Ginkgo biloba is gaining in popularity as an herbal remedy that may help us with memory issues. It is typically sold in an extract form that is produced from the leaves of the ginkgo biloba tree. The word biloba stems from the fact that the leaves are double or bi-lobed.
Ginkgo biloba has been used for centuries as part of traditional Chinese medicine, but it’s only been used here in the United States for about the past forty or so years.
People used ginkgo biloba for several different health reasons; the first and foremost tends to be for reasons related to wanting to improve memory. Studies have been conducted that favorably link ginkgo biloba to something called “cerebral insufficiency,” which is thought to be a secondary syndrome to atherosclerotic disease that includes many symptoms including confusion, impaired concentration, fatigue, headache, dizziness, and anxiety. Ginkgo has also been studied for its ability to help manage Alzheimer’s disease and/or dementia. Some people swear by ginkgo biloba’s ability to help them manage other health conditions including tinnitus and even impotence. We’ll get to the studies that looked into these issues in a bit, but first, let’s look at what it is about ginkgo biloba that may give it these health-giving properties.
Typically, the ginkgo biloba that you buy in supplement form (no one really ever eats ginkgo biloba straight to gain any of its health benefits; it’s pretty much always taken as a supplement, like a capsule or tablet), has been dried and then the leaves are treated so that their active ingredients come out in extract form. The key ingredient is called GBE, which stands for an extract of gingko biloba extract. So if you decide to give ginkgo biloba a try or if you are already taking it, please check the label to be sure your supplement contains GBE. The GBE itself should be listed as containing at least 24 percent flavone glycosides and six percent terpene lactones.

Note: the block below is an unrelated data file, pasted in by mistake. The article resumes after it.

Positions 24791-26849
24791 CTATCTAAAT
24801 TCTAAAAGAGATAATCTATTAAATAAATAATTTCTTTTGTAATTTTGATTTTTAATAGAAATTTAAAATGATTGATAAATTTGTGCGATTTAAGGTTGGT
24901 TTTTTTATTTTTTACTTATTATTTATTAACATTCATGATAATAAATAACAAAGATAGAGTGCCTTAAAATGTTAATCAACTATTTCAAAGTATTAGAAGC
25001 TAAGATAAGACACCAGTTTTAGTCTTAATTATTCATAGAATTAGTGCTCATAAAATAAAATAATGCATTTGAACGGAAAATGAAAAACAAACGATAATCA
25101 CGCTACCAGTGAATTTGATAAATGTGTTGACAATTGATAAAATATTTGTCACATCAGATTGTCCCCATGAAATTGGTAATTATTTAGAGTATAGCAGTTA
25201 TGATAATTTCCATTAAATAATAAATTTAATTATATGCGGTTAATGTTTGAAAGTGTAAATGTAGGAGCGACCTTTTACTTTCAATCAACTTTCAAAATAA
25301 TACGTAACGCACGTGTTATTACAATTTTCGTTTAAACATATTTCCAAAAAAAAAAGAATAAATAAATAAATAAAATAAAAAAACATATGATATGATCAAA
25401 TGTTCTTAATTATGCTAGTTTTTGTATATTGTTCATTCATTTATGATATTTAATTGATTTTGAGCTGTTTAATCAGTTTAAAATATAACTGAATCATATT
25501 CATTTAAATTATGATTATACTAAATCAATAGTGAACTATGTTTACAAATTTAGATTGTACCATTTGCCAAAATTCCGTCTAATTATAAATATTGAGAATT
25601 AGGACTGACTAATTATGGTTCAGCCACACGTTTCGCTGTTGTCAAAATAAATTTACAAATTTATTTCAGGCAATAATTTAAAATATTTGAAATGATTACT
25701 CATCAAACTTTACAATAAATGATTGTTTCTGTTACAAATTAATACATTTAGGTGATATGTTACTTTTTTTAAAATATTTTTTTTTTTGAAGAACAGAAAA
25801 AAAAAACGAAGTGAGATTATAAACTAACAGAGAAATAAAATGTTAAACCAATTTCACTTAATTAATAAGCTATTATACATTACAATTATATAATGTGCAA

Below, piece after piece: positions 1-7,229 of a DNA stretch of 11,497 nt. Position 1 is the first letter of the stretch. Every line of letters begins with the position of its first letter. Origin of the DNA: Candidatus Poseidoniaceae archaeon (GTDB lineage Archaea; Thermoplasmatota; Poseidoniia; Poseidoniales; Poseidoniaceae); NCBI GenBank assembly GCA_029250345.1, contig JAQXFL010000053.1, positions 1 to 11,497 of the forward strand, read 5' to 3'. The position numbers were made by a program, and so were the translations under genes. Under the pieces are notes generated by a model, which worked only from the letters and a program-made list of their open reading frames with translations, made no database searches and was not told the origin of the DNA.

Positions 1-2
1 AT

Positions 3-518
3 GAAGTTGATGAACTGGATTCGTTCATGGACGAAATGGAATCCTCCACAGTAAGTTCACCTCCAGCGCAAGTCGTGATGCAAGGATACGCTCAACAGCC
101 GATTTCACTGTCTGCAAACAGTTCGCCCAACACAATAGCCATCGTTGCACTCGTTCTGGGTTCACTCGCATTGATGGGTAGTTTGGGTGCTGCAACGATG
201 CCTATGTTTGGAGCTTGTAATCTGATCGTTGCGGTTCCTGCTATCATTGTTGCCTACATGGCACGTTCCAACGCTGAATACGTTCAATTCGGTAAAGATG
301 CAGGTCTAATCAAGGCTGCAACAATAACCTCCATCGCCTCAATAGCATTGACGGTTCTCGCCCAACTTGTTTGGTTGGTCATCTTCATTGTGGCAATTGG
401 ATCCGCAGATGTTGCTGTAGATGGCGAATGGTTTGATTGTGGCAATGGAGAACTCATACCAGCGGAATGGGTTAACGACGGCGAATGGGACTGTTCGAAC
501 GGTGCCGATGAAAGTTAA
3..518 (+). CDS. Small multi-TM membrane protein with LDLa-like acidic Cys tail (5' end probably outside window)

Ginkgo biloba has been found to work by helping to increase blood flow to the brain as well as the extremities. It appears to do this by regulating the elasticity and tone of blood vessels. Other studies have shown that ginkgo biloba may help get additional oxygen and blood sugar (or glucose) to the nervous system. It is also a pretty impressive antioxidant, which means it helps get rid of the free radicals that are floating around inside our systems looking for trouble.
Because ginkgo can help get more blood flow into the brain, it has received a lot of attention for its apparent ability to help people with memory issues. For example, controlled studies have found that ginkgo biloba may improve memory in people with Alzheimer’s disease. Specifically, the studies show that people who already have been diagnosed with Alzheimer’s disease who get the most benefit from ginkgo biloba, not people with no difficulties with their memory. In a year-long study of just over 200 patients with dementia, many of whom also had Alzheimer’s disease as well; taking 120 mg of ginkgo biloba a day had a bigger improvement in their social and mental functions than those who received a placebo. If the subjects who took the ginkgo didn’t show an improvement, they at least were more likely to have their symptoms stabilize. These effects didn’t last permanently, but the study did definitely note that they occurred.